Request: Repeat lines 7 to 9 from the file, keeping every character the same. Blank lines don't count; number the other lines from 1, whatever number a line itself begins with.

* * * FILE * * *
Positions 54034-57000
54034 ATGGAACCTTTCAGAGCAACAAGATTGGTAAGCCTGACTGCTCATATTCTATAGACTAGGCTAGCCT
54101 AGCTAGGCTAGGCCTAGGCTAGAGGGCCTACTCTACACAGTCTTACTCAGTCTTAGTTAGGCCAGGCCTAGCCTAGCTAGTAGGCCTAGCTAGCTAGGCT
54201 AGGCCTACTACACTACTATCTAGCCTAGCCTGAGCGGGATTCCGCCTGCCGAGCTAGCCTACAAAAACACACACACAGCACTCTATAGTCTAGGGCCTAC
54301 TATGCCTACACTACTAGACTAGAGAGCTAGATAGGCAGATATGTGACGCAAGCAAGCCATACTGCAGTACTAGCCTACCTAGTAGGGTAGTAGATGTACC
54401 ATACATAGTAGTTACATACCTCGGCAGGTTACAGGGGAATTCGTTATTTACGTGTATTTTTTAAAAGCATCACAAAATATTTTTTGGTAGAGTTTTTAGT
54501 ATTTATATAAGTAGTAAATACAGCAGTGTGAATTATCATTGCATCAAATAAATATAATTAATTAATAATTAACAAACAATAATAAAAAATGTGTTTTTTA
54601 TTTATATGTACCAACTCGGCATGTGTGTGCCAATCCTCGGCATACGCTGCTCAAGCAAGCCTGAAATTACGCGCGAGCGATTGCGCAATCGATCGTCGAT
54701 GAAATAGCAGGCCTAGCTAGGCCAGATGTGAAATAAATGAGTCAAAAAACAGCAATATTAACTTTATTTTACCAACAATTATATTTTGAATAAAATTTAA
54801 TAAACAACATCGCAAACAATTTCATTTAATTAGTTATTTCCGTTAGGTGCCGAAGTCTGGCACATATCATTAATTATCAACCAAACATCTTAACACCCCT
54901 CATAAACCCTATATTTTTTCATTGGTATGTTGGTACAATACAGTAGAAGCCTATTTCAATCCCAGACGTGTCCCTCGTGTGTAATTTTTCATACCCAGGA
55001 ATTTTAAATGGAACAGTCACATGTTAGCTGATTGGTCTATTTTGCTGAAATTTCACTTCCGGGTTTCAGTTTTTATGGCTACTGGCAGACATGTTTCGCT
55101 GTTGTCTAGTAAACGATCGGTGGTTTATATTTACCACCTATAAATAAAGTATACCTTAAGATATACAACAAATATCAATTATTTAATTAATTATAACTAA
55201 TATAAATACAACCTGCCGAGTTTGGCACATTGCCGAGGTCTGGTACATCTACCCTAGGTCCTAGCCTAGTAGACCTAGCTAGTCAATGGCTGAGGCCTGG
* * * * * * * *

54501 ATTTATATAAGTAGTAAATACAGCAGTGTGAATTATCATTGCATCAAATAAATATAATTAATTAATAATTAACAAACAATAATAAAAAATGTGTTTTTTA
54601 TTTATATGTACCAACTCGGCATGTGTGTGCCAATCCTCGGCATACGCTGCTCAAGCAAGCCTGAAATTACGCGCGAGCGATTGCGCAATCGATCGTCGAT
54701 GAAATAGCAGGCCTAGCTAGGCCAGATGTGAAATAAATGAGTCAAAAAACAGCAATATTAACTTTATTTTACCAACAATTATATTTTGAATAAAATTTAA